By Alex Binkley

The St. Lawrence Seaway Management Corporation (SLSMC) and its shipper and shipping partners are looking at old and new possibilities for growing traffic. Transshipping Prairie crude oil to refineries in Quebec and Saint John as well as overseas customers, has been proposed before, and is still being looked at, says Bruce Hodgson, Director of Market Development for the Seaway Management Corp. “The dream isn’t going away.” Last fall, he told the Commons Transport Committee that shipping crude oil on the Seaway-Great Lakes is feasible. “We’ve worked very closely with the railways in developing the total supply chain.” Delivering crude in tank cars to Thunder Bay for loading on tankers means a much quicker turnaround of their cars for the railways rather than hauling the oil all the way to the St. Lawrence River. “The option we’ve been working on is Thunder Bay to Quebec City, and then transshipment into international markets,” Hodgson said. “We can be competitive.” A Seawaymax tanker can transport about 80,000 barrels of crude, which is about the equivalent of a unit train of crude.

Among the obstacles to this proposal are fears of an oil spill on the Great Lakes. Jean Aubry-Morin, SLSMC’s Vice-President of External Relations, said an emergency response system has been in place during the last 20 years that “is very robust and has been used as an example by several other agencies.” The last time it was used on the Seaway was in 2009 in the South Shore Canal. “In less than seven minutes, we had identified the situation and deployed a response team, which prevented any spills that could have damaged the environment in local communities,” he said. “We review our system on an ongoing basis.”

Michael Broad, President of The Shipping Federation of Canada, told the MPs that during the last ten years, there’s been a lot of tanker activity in Canadian waters. The Ship Oil Pollution Fund says there were no oil spills by any foreign-flag ship. “Most of the oil spills in Canada are from derelict vessels, abandoned vessels and that kind of thing.”

Meanwhile SLSMC is working with municipalities and businesses along the Welland Canal to see what industrial development possibilities could lead to future traffic, Hodgson told the Commons Transport Committee last fall. SLSMC manages the lands adjacent to the Seaway for the federal government.

SLSMC’s market development team brings together operators and investors to look for opportunities with the real estate and facilities along the Canal, he said. Two examples of how this process works are the redevelopment of the Port Weller dry docks, now being operated by Heddle Marine of Hamilton, and the Ramey’s Bend container terminal in Port Colborne, which received its first container shipments last fall and expects more business this year following the expansion of its facilities.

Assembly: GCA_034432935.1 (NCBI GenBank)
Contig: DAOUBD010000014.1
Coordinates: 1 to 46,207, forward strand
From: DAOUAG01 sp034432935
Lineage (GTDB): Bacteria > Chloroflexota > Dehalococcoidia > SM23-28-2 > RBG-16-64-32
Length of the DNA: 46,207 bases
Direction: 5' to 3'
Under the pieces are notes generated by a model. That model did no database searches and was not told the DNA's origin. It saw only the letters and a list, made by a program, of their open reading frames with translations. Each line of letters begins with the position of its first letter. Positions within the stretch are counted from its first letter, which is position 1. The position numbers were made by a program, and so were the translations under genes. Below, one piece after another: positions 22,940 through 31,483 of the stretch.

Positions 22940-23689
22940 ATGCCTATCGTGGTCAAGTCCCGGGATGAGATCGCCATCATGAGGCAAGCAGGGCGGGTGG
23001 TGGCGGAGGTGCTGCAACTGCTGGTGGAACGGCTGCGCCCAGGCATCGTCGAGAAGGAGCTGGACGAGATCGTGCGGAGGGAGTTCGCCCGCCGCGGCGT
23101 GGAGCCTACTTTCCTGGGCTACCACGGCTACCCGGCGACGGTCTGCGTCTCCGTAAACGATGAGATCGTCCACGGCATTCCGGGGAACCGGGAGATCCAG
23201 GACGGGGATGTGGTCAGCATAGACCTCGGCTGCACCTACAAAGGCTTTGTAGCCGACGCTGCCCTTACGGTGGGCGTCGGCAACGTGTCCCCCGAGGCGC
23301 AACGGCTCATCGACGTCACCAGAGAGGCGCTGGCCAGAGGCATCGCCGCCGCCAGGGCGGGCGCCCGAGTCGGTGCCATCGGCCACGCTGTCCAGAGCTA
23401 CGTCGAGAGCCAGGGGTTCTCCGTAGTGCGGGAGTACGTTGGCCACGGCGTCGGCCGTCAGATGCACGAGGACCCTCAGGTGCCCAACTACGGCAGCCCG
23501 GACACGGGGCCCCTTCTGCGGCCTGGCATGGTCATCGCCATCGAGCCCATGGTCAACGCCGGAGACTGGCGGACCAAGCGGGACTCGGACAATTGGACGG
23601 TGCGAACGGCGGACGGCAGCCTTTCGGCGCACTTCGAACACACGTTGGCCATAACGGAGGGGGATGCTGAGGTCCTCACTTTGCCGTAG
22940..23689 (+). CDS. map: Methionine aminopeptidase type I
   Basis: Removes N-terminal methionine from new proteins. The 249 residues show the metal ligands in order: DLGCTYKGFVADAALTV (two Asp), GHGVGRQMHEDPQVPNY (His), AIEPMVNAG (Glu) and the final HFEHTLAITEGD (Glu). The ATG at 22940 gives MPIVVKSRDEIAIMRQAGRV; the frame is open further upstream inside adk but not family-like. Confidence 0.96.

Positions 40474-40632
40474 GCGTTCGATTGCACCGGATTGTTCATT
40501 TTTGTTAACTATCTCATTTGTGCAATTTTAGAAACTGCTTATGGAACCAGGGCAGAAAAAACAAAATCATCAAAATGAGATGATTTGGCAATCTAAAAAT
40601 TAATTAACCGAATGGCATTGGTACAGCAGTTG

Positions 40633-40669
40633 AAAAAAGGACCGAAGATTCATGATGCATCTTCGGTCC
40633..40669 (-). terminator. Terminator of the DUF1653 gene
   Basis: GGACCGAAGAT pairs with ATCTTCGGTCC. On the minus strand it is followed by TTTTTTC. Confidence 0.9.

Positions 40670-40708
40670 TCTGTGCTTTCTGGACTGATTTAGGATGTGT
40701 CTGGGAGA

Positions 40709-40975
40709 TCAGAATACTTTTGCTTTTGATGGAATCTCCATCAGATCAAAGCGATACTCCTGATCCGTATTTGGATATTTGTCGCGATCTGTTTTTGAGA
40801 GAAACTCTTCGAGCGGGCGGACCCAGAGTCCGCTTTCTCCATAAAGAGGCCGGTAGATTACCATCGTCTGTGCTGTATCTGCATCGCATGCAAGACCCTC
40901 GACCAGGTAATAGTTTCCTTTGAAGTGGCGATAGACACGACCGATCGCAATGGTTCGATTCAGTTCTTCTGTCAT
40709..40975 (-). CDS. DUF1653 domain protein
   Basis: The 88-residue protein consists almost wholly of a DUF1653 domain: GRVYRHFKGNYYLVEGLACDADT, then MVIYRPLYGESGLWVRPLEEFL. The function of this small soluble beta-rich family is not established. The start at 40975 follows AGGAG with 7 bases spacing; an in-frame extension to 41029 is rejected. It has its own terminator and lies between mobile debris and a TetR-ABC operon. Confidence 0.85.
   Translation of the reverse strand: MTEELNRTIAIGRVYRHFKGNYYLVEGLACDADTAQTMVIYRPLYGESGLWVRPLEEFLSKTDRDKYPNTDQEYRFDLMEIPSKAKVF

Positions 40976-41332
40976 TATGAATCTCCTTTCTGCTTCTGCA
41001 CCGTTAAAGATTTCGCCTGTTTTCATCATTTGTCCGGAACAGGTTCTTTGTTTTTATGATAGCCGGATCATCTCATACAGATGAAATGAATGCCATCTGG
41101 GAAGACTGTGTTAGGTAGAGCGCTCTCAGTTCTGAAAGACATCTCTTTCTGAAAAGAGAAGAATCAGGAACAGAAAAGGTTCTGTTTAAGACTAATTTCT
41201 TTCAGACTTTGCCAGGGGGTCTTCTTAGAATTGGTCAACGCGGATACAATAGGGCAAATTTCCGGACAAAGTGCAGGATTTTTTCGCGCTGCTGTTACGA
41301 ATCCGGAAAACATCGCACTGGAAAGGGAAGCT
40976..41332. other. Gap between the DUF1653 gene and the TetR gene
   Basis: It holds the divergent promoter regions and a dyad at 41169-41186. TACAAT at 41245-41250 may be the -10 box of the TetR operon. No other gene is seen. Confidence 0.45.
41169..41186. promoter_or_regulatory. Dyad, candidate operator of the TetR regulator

SLSMC is also looking at expanding the railway network along the canal, he said. “We have very good access into the U.S. from a highway standpoint, so we continue to see that as an opportunity.”

To assist business along the Welland plan their operations, SLSMC is working to boost data exchange capabilities to generate better information on ships arrivals. “That is an area we continue to work on, and we see technology moving forward as being very critical.” Turning the Port Weller dry docks over to a private operator followed the recognition of the need to diversify SLSMC’s revenue streams, he said. SLSMC worked with businesses beside the container terminal to get land to expand the facility so it had the capacity to serve the U.S. northeast market.

“We see opportunities in modal shift, such as moving traffic from the highways onto the water,” he said. “For example, there has been quite a change in the trucking industry in the U.S. with the electronic logbooks that have been introduced. “By the time a trucker coming out of the Ohio valley hits St. Catharines, he’s maxed out on his hours, so he’s going to have to take rest time. We’ve been approached with the question whether it makes sense to have a cross-lake truck ferry, for example, to go from St. Catharines over toward the Kingston area? We’ve been working on that to see if there’s an opportunity. “We think that short sea shipping can play an important role with the Highway 401 and what’s happening there from a congestion standpoint.”

Ian Hamilton, President and CEO of Port of Hamilton, which has assisted in the business development along the Welland process, said, “The challenge is finding the capacity to locate along Seaway property those new businesses that would utilize the Seaway.” Doing so “would then generate more cargo through the Seaway and, again, use the gateway to access international markets.”

SLSMC’s pitch to the Transport Committee resulted in a recommendation in its interim report to Parliament in late February. MPs agreed that Ottawa should amend SLSMC’s policies “with a view to encouraging greater economic development of the lands it manages including through longer-term leases or the establishment of an expedited process to divest lands that are underutilized.”